WSU hosts rock climbing competition

Troy Benallie, a Utah State University student, competes in the finals round at WSU’s Intercollegiate Bouldering Competition.

Competitors clung to any ledge or hole their chalk-covered fingers could grip.

Some hung 30 feet above the ground without ropes to slow an unplanned descent. One misstep or lost hand-hold meant a climber would plummet to the ground.

None of the competitors were in any real danger, though. Pole-vaulting pads waited below them to safely stop any falling climber. This, however, only slightly eased the tension for some participants.

In the fourth annual Intercollegiate Bouldering Competition, hosted by Weber State University’s Outdoor Program, students from several Utah universities gathered to test their skills at the Weber Rocks climbing walls.

“Ours is unique in that we do our finals . . . with pole-vault pads,” said Daniel Turner, the Outdoor Program coordinator. “Most competitions don’t have that. People get a little nervous with how high it is, but at the same time, it’s a lot of fun. We’ve never had any injuries or anything like that. We take a lot of precautions to make sure nothing happens.”

The competition originated as a collaboration with Westminster College and has grown to include other schools from Utah, Idaho and Montana.

Patrick Hanna, a student at Westminster, won first place in the men’s division Saturday. Hanna said he enjoys rock climbing because it allows him opportunities to spend time with friends and challenge himself.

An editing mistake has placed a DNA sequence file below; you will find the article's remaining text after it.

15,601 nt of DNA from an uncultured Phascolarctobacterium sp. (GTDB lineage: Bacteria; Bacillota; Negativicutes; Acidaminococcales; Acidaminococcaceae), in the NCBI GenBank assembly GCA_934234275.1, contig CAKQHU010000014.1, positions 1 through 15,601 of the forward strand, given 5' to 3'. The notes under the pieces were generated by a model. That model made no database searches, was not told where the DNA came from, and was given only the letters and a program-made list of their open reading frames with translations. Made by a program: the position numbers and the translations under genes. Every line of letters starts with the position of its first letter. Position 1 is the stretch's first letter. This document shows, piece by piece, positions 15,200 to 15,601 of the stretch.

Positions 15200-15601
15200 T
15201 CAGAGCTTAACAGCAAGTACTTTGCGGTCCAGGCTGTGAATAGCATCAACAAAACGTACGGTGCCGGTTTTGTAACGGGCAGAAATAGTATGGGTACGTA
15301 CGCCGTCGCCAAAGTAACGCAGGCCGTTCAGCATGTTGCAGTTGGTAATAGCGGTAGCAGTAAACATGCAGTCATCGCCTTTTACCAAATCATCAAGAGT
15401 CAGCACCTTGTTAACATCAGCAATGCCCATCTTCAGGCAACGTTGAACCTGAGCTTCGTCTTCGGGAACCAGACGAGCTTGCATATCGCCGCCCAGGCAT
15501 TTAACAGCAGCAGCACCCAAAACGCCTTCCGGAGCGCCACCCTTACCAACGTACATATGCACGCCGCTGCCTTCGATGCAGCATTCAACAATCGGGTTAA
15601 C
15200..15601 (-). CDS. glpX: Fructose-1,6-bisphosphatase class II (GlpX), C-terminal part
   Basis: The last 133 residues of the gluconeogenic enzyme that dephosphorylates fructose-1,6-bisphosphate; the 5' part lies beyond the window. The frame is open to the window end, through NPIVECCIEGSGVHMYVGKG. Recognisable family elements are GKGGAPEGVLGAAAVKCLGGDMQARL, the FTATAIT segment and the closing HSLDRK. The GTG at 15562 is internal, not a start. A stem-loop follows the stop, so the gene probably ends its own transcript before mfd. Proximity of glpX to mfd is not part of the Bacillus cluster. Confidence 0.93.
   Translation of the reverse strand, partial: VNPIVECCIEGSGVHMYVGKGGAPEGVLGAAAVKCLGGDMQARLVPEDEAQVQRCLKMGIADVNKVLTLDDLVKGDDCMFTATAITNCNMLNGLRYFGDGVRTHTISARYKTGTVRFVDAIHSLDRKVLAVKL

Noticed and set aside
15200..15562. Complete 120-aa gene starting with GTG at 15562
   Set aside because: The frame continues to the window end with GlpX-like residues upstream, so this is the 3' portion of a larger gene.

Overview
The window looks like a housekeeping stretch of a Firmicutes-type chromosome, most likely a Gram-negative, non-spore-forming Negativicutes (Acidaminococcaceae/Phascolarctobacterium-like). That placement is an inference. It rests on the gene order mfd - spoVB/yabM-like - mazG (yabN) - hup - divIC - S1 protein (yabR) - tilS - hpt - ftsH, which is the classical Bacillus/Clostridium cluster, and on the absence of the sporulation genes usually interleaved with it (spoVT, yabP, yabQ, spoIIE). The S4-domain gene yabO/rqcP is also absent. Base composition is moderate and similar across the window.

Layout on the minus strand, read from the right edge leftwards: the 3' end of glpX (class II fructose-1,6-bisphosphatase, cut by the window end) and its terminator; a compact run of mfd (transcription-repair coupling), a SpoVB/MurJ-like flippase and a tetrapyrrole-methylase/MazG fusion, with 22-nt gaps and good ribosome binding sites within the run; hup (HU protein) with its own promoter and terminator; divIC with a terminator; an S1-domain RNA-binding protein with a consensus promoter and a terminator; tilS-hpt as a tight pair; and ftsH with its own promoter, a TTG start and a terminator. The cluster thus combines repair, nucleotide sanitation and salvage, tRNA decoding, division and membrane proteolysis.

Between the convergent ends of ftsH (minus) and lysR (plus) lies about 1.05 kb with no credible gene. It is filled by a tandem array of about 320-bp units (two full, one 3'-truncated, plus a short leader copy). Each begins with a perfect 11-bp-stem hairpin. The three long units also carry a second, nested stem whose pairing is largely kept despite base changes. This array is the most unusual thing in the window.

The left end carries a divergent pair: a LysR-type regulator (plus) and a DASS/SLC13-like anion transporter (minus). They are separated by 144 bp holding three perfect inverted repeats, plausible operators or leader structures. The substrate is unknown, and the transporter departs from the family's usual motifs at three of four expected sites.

“The competitions are a lot of fun,” Hanna said. “There were some really good competitors out here, and I just had such a good time today.”

Megan Gallagher, also a Westminster student, won first place in the women’s division.

In the finals round, climbers were given three different routes to the top of the rock wall. They had five minutes to complete each route without using an illegal feature, ledge or hole.

Troy Benallie, a climber from Utah State University, said he was surprised that he qualified for the finals round and, while he didn’t win the competition, enjoyed his time on WSU’s campus.

“I thought the competition today went really well,” Benallie said. “I had a really good time. I didn’t expect to be in the finals at all. It was fun. I was kind of nervous. I’m not used to people watching me when I climb.”

Turner said several schools participate in WSU’s competition because they don’t always have indoor rock climbing walls on their own campuses.

In order to promote more participation, registration for the competition was free to any student from any college or university.

“All of the competitions we currently run are free,” Turner said. “It’s just a means to get students out and engaging in friendly competition. It’s always a lot of fun.

In addition to competitions, WSU’s Outdoor Program also gives students opportunities to go on rock climbing, back-country skiing and white-water river rafting trips.

While all members of the public can utilize services the Outdoor Program offers, Turner said he especially wants students to feel welcome to join the organization’s events and activities.

“Anybody is welcome,” Turner said. “Even the general public is welcome at our programs, but we really want students to take advantage of it. They’re the ones that support us through their student fees.”

Turner also said he thinks many students don’t participate in the program’s activities because they aren’t aware of the available services.

“It’s a student service to promote healthy, active lifestyles,” Turner said. “It’s a resource that I think is underutilized here at WSU. Not many people really know what they’re missing, and if they did, I think we’d get a lot more students out here taking advantage of it.”

Students interested in learning more about WSU’s Outdoor Program can visit the organization’s website at